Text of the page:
In her forthcoming book, “Red: Passion and Patience in the Desert,” naturalist Terry Tempest Williams makes a similarly persuasive case for simplifying activities in an essay titled “Ode to Slowness.”
“To see how much I can get done in a day does not impress me anymore,” Ms.  Williams writes. Noting that “we worship speed and desire,” she describes what constitutes a typical routine for many people: “Talk fast. Work fast. Drive fast.  Walk fast. Run. Who ever told us to wear jogging shoes to work? Don’t saunter.  Don’t look. Speed walk. Speed dial. Federal Express will fly our thoughts around the world.”
Lamenting that people often “do not trust slowness, silence, or stillness,” she emphasizes the value of becoming “a caretaker of silence, a connoisseur of stillness.”
That’s easy for her to say, perhaps, as a writer responding to the rhythms of nature rather than to the daily demands of a 9-to-5 job and a boss. Still, some researchers are finding that multitasking, by dividing one’s concentration, actually diminishes productivity. Rather than being a friend, it becomes a foe, a thief robbing frenzied people of time to focus and reflect.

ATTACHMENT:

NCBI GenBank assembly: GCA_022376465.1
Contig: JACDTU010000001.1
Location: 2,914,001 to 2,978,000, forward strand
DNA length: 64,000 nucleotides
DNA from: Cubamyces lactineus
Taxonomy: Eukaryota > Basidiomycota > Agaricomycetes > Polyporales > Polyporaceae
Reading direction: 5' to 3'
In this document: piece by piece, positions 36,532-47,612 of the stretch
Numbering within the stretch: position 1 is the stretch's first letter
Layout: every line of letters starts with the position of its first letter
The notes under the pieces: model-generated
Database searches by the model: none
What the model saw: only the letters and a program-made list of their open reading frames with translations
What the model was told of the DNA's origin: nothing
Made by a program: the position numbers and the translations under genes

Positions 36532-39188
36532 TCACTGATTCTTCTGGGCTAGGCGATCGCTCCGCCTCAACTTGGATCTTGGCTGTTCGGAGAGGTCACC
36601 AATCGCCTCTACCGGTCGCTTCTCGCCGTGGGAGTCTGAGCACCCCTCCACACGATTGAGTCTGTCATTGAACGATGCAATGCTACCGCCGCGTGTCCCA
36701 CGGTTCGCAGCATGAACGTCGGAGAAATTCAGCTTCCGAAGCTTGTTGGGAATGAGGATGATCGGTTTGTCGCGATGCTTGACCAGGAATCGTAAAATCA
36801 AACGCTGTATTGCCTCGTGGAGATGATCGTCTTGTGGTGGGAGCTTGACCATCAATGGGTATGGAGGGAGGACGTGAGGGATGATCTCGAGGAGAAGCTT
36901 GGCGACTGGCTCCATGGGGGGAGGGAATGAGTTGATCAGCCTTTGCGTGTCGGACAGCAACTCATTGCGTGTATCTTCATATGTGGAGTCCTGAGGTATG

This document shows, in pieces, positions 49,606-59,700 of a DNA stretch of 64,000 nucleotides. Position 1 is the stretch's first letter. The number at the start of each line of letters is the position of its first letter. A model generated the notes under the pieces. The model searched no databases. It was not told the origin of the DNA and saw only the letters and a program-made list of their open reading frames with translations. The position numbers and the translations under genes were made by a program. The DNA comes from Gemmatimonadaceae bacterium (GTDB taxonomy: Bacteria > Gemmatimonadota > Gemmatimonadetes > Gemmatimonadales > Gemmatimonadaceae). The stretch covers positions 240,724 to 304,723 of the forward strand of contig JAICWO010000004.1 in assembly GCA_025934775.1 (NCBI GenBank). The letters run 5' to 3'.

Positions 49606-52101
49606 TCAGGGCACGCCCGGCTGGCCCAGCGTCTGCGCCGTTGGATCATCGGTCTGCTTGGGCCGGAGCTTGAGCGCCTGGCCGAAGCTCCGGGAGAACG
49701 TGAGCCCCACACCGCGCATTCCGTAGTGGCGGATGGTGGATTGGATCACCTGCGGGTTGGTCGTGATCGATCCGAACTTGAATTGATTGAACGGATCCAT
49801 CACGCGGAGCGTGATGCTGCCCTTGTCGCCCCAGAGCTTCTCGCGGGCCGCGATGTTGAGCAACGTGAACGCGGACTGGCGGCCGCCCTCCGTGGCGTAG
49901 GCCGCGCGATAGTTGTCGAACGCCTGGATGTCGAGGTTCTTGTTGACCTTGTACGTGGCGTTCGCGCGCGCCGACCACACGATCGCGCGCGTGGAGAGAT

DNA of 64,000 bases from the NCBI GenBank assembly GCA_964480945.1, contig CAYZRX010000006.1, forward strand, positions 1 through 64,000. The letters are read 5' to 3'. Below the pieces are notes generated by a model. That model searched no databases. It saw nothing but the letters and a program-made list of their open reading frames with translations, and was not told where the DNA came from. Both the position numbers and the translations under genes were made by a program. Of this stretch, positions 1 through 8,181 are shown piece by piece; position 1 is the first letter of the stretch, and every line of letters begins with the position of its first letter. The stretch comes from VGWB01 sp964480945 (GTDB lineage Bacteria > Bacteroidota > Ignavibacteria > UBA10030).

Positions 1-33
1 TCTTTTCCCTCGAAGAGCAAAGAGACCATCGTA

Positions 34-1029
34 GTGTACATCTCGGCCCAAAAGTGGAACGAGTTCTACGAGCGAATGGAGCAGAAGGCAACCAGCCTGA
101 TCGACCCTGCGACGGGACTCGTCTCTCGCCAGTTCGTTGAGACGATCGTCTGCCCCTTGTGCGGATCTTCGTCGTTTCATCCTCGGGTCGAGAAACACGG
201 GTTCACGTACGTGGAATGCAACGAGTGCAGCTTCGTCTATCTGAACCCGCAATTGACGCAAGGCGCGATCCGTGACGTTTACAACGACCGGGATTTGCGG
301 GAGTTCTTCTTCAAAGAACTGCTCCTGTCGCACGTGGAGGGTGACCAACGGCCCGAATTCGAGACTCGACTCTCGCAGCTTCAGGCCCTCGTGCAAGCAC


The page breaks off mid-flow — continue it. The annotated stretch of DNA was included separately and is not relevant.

Perhaps the New York Assembly’s brave vote will spur lawmakers around the country to follow suit. According to the National Conference of State Legislatures, 39 other states are considering similar measures on cellphones.
Perhaps, too, the ban on phoning-on-the-road will even spark a move away from other forms of dual activity. Who can tell? It could mark the first step in a welcome reconsideration of what really constitutes productivity and accomplishment.


Bass, Dorothy C.  Receiving the Day.   San Francisco:  Jossey - Bass, 2000.  ISBN 0787942871, Page 3